International Necronautical Society INS Inspectorate Berlin

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INS Inspectorate Berlin: Aerial Reconnaissance
air photography by Anthony Auerbach, 2005

Five aerial photographic surveys for the International Necronautical Society Inspectorate, Berlin, 1076 photographs, 5 mosaics

Anthony Auerbach writes:

The survey techniques I developed in the works Planet and Enemy Contact Surface seemed to lend themselves to the task assigned by the INS Inspectorate Berlin. The 'mission' was to recover data which would inform and develop the INS's reading of the city, following the INS central interests: marking and erasure; transit, circulation and control; cryptography and death.

Aerial photographic surveys are used in military reconnaissance and other specialist fields such as cartography, geology and archaeology. Each specialist field of knowledge has developed its own modes and techniques of interpretation, because, although ordered, the survey data are almost as stubborn and resistant as the material surfaces they record. The survey makes the surface yield to inspection and calls for its interpretation, that is, the decipherment of the marks and traces visible on the surface.

Berlin — 'World Capital of Death', as the INS identified it — must also be the world capital of erasure. If the fabric of the city is nothing other than the erasure of the traces of death, then the identification and selection of sites for detailed surveillance would be the first problem for the INS Inspectorate. The objective of the selection procedure was to discover sites where the phenomena of erasure are intensified. Among the city's most ruthless methods of erasure is the erection of memorials. A memorial is an attempt to authenticate a forgotten past. A memorial authorises forgetting and encodes erasure. The presence of monumental architecture, memorial plaques and the like, therefore helped to identify the target sites as specified: 'locations where no trace can be found of incidents or persons of interest to the INS; where there is evidence of attempts to cover or erase the traces of incidents or persons; where there is evidence of attempts to conceal the erasure.'

In May 2005, I carried out five aerial surveys and assembled them at the INS Inspectorate's temporary headquarters in Berlin. Each survey recorded the material surface of the site and the marks and inscriptions it bears, providing a vast amount, indeed, an abyss of information. Although assembled in systematic way, following the lines of the survey itself, the photographic reconnaissance does not resolve into to a picture with clear epistemological boundaries. Each photograph in the mosaic moreover provides a abundance of detail suggesting that one ought to be able to account, for example in the observation of the 'Prince Albrecht Terrain', for each grain of sand visible. In cases such as Bebel Platz and Leipziger Strasse, transparent, reflective and multi-layered materials resulted in complications in the documents: introducing visible repetitions, making visible the recording process, producing images of the sky. Thus air photography produced images of air, the sky becoming the abyssal depth of a material surface, nonetheless marked. Thus the surveys were not only productive of information: the complications made visible by the performance of the technique (the craft as the INS would underline) are highly suggestive and likely to be important in developing key INS interpretations of the data.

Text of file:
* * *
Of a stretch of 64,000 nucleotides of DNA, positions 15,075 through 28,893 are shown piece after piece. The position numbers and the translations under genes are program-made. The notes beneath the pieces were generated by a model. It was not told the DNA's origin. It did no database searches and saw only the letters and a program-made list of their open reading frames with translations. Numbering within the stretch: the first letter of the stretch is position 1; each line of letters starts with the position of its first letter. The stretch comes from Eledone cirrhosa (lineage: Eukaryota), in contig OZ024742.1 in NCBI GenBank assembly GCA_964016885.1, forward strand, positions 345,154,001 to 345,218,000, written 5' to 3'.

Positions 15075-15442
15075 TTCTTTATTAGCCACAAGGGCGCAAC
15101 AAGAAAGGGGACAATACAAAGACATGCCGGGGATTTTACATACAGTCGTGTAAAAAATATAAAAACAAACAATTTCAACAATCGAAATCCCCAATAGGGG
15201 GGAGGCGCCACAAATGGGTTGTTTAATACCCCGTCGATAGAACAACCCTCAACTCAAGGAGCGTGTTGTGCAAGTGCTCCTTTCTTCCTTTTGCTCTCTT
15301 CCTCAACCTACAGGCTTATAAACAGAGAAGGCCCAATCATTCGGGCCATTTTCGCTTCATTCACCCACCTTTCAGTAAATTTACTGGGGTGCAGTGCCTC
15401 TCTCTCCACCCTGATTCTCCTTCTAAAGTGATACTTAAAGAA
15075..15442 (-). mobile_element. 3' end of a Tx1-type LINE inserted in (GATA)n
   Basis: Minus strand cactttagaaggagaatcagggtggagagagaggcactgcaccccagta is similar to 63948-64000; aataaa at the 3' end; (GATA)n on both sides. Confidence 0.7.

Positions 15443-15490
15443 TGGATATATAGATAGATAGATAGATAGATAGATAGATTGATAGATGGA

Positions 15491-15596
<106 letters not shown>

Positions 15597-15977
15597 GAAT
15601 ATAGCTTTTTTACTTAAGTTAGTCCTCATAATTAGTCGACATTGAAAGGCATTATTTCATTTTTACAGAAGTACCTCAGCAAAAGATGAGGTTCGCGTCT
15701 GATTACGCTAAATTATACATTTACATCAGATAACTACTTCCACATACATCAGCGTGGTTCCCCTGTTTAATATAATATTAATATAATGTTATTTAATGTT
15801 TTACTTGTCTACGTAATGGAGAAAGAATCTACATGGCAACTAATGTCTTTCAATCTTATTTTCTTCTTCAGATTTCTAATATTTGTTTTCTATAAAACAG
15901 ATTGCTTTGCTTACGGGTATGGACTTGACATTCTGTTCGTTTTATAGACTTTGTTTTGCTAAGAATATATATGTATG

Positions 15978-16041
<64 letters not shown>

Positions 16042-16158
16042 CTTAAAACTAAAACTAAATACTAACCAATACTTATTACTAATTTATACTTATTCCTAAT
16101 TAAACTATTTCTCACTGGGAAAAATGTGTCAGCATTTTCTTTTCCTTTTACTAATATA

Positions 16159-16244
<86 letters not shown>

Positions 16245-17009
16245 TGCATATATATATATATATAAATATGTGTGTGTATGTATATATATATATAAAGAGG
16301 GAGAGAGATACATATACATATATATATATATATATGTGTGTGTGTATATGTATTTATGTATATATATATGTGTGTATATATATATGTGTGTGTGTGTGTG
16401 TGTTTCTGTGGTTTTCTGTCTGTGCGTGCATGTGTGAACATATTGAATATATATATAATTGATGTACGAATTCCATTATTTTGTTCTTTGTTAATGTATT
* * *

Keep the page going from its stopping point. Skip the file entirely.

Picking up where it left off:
In the context of the INS Inspectorate Berlin, it would not make sense to regard the surveys as art objects. The INS insists they are documents submitted in evidence. However it is essential to their function as INS documents that, like artworks, they are both seductive and resistant; that they are understood as material documents, both superficial and abysmal; that they are not necessarily written in code, but need to be deciphered. The 'craft' of the art critic or historian as inspector of surfaces, thus, may well prove to be useful in their interpretation.

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